With the rise of fascism in Europe and aggravation of the conflict between the U.S. and Japan in the 1930s, President Roosevelt designed a “continental defense” policy that sought to safeguard the continent from possible attacks by Germany or Japan, “from the North Pole to Patagonia”. To set this strategy in motion, the United States abandoned the “big stick” approach and promised not to invade the region’s countries, as it had already done numerous times. Thus, in December 1938, during the Eighth Conference of American States in Lima, the parties signed a “continental solidarity” pact that also implied surveillance of foreign citizens, primarily German and Japanese.

Coverage by FBI agents in Latin America (Photo: National Archives and Records Administration)

Despite the signing of this pact, the U.S. government wanted more assurance and in July 1940 President Roosevelt ordered FBI agents to be stationed in its embassies in Latin America as “legal attachés”, for the purpose of carrying out its own surveillance of Japanese immigrants and gathering intelligence information.

When war broke out, with the information provided by these agents and other intelligence sources, the U.S. government demanded that Latin American governments send Japanese immigrants to the internment camps; it also demanded that they be concentrated in specific areas where they could be monitored. In Mexico, President Manuel Ávila Camacho’s government forced immigrant families to move to Guadalajara and Mexico City to keep a close eye on them. The first to be relocated were those living in the Mexican states along the U.S. border.

In Brazil, the population of Japanese immigrants and their families had grown to 250,000. The vast majority of these immigrants worked in agriculture, which was of great importance and essential to the country’s economy. For this reason, they were not concentrated in specific areas, although they continued to be harassed and monitored by the Brazilian police, suffering profound limitations of their civil rights.

The case of Peru is undoubtedly the most tragic. The government confiscated businesses and other property owned by immigrants who hadn’t been sent to internment camps, leaving them without a source of income. Schools that had been established by immigrants were prohibited, forcing children to attend classes clandestinely in precarious conditions. Persecuted and hiding to avoid deportation, for these immigrants the war was a dark period of considerable desperation and anguish.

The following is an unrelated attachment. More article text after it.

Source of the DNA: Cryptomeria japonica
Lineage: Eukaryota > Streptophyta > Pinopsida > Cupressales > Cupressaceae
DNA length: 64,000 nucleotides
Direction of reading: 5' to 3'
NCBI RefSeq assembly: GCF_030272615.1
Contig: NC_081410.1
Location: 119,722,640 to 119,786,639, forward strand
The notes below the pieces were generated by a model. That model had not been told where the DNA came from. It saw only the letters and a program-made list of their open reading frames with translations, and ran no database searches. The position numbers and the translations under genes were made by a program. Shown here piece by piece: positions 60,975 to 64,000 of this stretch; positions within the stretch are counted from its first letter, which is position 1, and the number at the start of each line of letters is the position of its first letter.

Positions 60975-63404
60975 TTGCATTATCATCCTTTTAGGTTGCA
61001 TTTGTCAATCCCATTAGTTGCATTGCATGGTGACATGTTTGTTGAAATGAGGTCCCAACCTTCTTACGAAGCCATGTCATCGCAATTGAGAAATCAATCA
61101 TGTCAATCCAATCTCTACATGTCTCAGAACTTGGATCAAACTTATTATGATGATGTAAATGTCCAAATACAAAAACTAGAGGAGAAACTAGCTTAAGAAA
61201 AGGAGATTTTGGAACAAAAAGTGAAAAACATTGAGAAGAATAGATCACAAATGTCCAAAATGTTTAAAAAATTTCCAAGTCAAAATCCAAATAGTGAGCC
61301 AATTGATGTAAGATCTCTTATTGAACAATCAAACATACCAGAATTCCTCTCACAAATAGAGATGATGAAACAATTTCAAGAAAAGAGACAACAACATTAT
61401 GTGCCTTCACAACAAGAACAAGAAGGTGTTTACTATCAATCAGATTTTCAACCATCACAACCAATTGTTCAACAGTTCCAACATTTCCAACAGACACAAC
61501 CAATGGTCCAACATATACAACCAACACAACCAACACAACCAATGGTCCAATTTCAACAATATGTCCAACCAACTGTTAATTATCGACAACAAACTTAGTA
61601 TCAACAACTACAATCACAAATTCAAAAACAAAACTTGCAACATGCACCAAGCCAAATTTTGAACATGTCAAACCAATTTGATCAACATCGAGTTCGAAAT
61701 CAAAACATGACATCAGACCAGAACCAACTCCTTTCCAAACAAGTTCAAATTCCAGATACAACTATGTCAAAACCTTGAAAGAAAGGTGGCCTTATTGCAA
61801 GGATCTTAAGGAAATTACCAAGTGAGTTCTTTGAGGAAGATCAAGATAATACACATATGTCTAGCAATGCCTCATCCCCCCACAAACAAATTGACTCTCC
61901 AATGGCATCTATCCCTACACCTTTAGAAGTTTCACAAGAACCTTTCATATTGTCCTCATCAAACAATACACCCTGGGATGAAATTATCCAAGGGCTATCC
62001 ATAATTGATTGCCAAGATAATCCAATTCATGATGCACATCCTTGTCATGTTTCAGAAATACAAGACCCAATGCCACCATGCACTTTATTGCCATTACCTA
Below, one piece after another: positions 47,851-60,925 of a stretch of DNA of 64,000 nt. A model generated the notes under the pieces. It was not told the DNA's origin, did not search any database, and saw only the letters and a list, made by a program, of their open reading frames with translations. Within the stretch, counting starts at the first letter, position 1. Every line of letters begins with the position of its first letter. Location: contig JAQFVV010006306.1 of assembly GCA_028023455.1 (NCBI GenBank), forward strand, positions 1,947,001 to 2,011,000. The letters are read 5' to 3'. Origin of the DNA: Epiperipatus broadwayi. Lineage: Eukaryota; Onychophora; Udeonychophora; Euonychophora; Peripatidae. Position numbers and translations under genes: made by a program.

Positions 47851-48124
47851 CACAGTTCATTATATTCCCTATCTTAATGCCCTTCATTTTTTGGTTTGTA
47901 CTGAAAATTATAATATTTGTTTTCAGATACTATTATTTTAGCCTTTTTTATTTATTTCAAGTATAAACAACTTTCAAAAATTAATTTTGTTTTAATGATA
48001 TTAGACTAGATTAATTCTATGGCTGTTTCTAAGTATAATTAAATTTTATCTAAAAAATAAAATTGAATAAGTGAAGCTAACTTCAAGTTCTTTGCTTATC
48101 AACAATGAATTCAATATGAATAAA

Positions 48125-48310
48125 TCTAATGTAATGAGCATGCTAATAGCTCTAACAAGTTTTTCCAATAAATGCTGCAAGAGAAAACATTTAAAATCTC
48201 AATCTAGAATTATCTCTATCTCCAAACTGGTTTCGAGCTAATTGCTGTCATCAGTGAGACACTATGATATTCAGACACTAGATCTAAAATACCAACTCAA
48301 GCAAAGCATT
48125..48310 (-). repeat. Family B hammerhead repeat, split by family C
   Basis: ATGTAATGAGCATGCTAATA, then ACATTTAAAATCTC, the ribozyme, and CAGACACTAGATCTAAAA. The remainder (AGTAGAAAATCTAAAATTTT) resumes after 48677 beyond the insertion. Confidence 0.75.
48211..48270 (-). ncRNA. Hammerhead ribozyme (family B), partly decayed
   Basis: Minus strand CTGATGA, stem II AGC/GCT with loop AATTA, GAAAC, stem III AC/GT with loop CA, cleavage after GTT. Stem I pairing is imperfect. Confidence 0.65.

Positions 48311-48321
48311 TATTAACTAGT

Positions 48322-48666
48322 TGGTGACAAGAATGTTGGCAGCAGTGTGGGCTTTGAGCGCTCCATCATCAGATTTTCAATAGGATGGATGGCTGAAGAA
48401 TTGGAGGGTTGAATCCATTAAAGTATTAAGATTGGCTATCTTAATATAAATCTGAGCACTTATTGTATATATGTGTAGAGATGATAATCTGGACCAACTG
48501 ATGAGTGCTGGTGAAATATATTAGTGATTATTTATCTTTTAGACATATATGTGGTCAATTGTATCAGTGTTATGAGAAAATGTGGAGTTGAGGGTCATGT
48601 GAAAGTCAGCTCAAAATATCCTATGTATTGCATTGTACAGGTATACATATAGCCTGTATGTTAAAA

An American boy, the son of immigrants, waiting to be forcibly relocated to an internment camp (Photo: National Archives and Records Administration)

Decisions made by governments throughout the Americas profoundly affected and transformed the daily life of all immigrant families. Although they had left Japan decades earlier, these workers still had strong ties to their country of origin, since their parents, siblings, and other relatives remained there. At the same time, they were enormously grateful to the countries that had taken them in. They had succeeded in building extensive ties to the societies in which they flourished, but more importantly, these were the countries where their children had been born and raised, and of which they were exemplary citizens.

The war, internment, and persecution upset the delicate balance maintained by these transnational citizens, causing them not only substantial material harm but more importantly, affecting their emotional identity and ties to both Japan and the countries where they had settled. Under these circumstances, deep divisions began to appear within these communities, and even within the same families.

As this history shows, Executive Order 9066, which was aimed at immigrants and their descendants in the United States, covered the entire continent with its tragic shroud. Thus far, only the U.S. government has publicly apologized and paid reparations to those who were affected within its borders, thanks to the efforts of the same children of immigrants. However, on a continental level the consequences of U.S. policy toward Japanese immigrants have barely been acknowledged.


© 2021 Sergio Hernández Galindo